Median arcuate ligament syndrome, a rarely reported condition, is characterized by postprandial abdominal pain, nausea, vomiting, and weight loss. Its cause is unclear. We present the case of a 45-year-old woman who had intermittent chronic positional abdominal pain without weight loss. Magnetic resonance angiograms and computed tomograms revealed stenosis of the celiac artery. Ostial compression was confirmed on catheter angiographic and intravascular ultrasonographic images. Intravascular ultrasound revealed far greater stenosis than did the initial imaging methods and confirmed a diagnosis of median arcuate ligament syndrome. In lieu of surgery, the patient underwent a celiac ganglion block procedure that substantially relieved her symptoms.
To our knowledge, this is the first report of the use of intravascular ultrasound in the diagnosis of median arcuate ligament syndrome. We recommend using this imaging method preoperatively in other suspected cases of the syndrome, to better identify patients who might benefit from corrective surgery.
Median arcuate ligament syndrome (MALS), also called celiac artery compression syndrome, is a rarely reported condition characterized by postprandial abdominal pain, nausea, vomiting, and weight loss. The cause of these symptoms has not been determined, and different anatomic explanations have been formulated.1 Because the cause of MALS is unclear and symptoms can persist even after surgical intervention, its diagnosis can be controversial.2 Advances in imaging techniques and minimally invasive studies have created a niche for MALS in the differential diagnosis of chronic abdominal pain of unclear origin.3
We present the case of a woman who had celiac artery compression and stenosis with an atypical clinical presentation and evidence of compression upon expiration.3 The stenosis was initially detected by means of computed tomography (CT) and magnetic resonance angiography (MRA) and was confirmed by means of catheter angiography and intravascular ultrasound (IVUS). Besides the case of the patient, we discuss the usefulness of IVUS in the diagnosis of MALS.
In November 2011, a 45-year-old obese woman with a 5-year history of intermittent positional abdominal pain and nausea presented at our institution for evaluation, after results of MRA were deemed abnormal. The patient's pain was localized in the epigastric area and was aggravated by bending over, sitting, and doing housework. Despite postprandial abdominal pain that reportedly occurred about half the time, she had gained 40 lb in 7 or 8 months from eating mostly bland, high-calorie food. She reported severe constipation, 3 episodes of pancreatitis since 2008, a history of gastroesophageal reflux disease, and a sliding hiatal hernia. Her medical history included remote deep vein thrombosis and pulmonary embolism, and a cholecystectomy in 2002. She was heterozygous for factor V Leiden, had a prothrombin 20210 mutation, and had a MTHFR gene variant. She had undergone esophagogastroduodenoscopy, colonoscopy, MRA studies in 2009 and 2011, and multiple CT scans (Fig. 1). She was currently taking warfarin, omeprazole, atenolol, amitriptyline, temazepam, propantheline bromide, and paroxetine.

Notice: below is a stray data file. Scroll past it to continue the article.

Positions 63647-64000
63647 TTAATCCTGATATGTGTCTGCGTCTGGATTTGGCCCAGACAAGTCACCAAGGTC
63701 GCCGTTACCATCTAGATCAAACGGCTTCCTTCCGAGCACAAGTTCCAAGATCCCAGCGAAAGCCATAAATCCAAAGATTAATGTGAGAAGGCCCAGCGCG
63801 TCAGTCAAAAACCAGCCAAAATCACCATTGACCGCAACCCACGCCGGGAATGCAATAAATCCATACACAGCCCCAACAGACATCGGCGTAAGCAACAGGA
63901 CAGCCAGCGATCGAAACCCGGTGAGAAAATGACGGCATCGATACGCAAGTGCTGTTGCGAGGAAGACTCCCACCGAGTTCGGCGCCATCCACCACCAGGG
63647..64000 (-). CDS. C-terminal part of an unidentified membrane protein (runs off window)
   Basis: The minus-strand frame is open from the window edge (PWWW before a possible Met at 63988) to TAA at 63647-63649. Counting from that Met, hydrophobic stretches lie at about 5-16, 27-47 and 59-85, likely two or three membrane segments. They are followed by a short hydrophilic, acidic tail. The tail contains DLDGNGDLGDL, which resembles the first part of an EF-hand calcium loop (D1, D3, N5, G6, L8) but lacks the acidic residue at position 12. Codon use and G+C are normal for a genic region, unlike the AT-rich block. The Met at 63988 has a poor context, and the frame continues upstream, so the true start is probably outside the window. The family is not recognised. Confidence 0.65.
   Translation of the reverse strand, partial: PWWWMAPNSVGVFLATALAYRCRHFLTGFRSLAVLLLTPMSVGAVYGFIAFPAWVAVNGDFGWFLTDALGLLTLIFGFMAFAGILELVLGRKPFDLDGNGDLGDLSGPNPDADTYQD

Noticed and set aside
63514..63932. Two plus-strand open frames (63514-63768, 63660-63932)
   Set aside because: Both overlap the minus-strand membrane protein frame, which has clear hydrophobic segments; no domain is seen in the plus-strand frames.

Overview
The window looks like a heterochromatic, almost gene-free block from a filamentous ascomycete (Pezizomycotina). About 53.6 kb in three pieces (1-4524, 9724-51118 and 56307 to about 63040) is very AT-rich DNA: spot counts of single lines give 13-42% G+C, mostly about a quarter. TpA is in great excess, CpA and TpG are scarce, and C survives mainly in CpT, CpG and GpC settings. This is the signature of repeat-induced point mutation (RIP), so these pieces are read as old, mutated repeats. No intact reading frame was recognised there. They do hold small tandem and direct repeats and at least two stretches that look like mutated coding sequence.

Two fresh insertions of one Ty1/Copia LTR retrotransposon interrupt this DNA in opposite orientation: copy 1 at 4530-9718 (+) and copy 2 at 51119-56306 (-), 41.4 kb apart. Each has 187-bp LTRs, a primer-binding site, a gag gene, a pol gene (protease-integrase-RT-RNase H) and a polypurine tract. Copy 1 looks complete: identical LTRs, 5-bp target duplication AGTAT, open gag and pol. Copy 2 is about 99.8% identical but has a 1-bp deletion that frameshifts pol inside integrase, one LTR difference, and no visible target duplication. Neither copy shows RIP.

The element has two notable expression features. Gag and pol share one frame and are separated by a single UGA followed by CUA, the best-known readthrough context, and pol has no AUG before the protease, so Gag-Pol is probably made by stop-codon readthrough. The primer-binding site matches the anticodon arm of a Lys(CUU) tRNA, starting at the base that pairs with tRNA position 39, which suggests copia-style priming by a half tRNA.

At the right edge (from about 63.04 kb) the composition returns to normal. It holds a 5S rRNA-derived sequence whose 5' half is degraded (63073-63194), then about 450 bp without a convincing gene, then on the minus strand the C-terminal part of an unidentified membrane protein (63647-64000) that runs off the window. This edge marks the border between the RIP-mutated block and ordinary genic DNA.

Physical examination revealed an overweight patient and nothing else unusual. The patient's most recent MRA and CT results suggested mild tortuosity and a 40% to 50% stenosis at the origin of the celiac artery. A new duplex ultrasound study of the abdominal arteries revealed normal flow velocities and no evident obstruction of the celiac and superior mesenteric arteries at rest.
Because MALS was suspected, the patient underwent celiac angiography. Multiple orthogonal views showed narrowing of the celiac trunk (Fig. 2) and compression of the celiac artery by the median arcuate ligament (MAL) upon expiration. We performed dynamic (inspiratory and expiratory) pressure-gradient evaluation with use of a Radi PressureWire® (St. Jude Medical, Inc.; St. Paul, Minn) without adenosine infusion; results showed a gradient of 7 mmHg. Using an Eagle Eye® Platinum Catheter (Volcano Corporation; San Diego, Calif), we then performed IVUS. This revealed substantial luminal stenosis—a minimal lumen diameter of 2.9 mm at the origin of the celiac artery with thickening of soft tissue on the superior surface of the vessel, and a 9.5-mm diameter at a distal reference point. This correlated with a nonatherosclerotic luminal narrowing of 72.2% (Fig. 3).
The patient was referred for surgical correction; however, she was a poor candidate because of her comorbidities and lack of weight loss. Instead, she underwent an endoscopic celiac ganglion block procedure with 5 mL of 0.25 bupivacaine and 80 mg of triamcinolone, which substantially relieved her symptoms. The relief lasted for approximately one week, and the symptoms gradually returned.
We searched Medline for “median arcuate ligament syndrome” and “celiac artery compression syndrome,” and the MeSH database for “artery occlusive disease” and “celiac artery.” We found no articles describing the use of IVUS as a diagnostic tool in MALS.
Median arcuate ligament syndrome was first described in 1963, in a patient whose mesenteric ischemia was thought to be caused by extrinsic compression of the celiac artery.4 In 1965, Dunbar and colleagues5 reported on 15 patients with MALS who underwent surgical division of the MAL; this procedure successfully decompressed the artery, restored blood flow, and relieved abdominal pain. Subsequent theories of the pathophysiology of MALS have involved various anatomic and functional effects that surrounding structures might have on the celiac trunk.1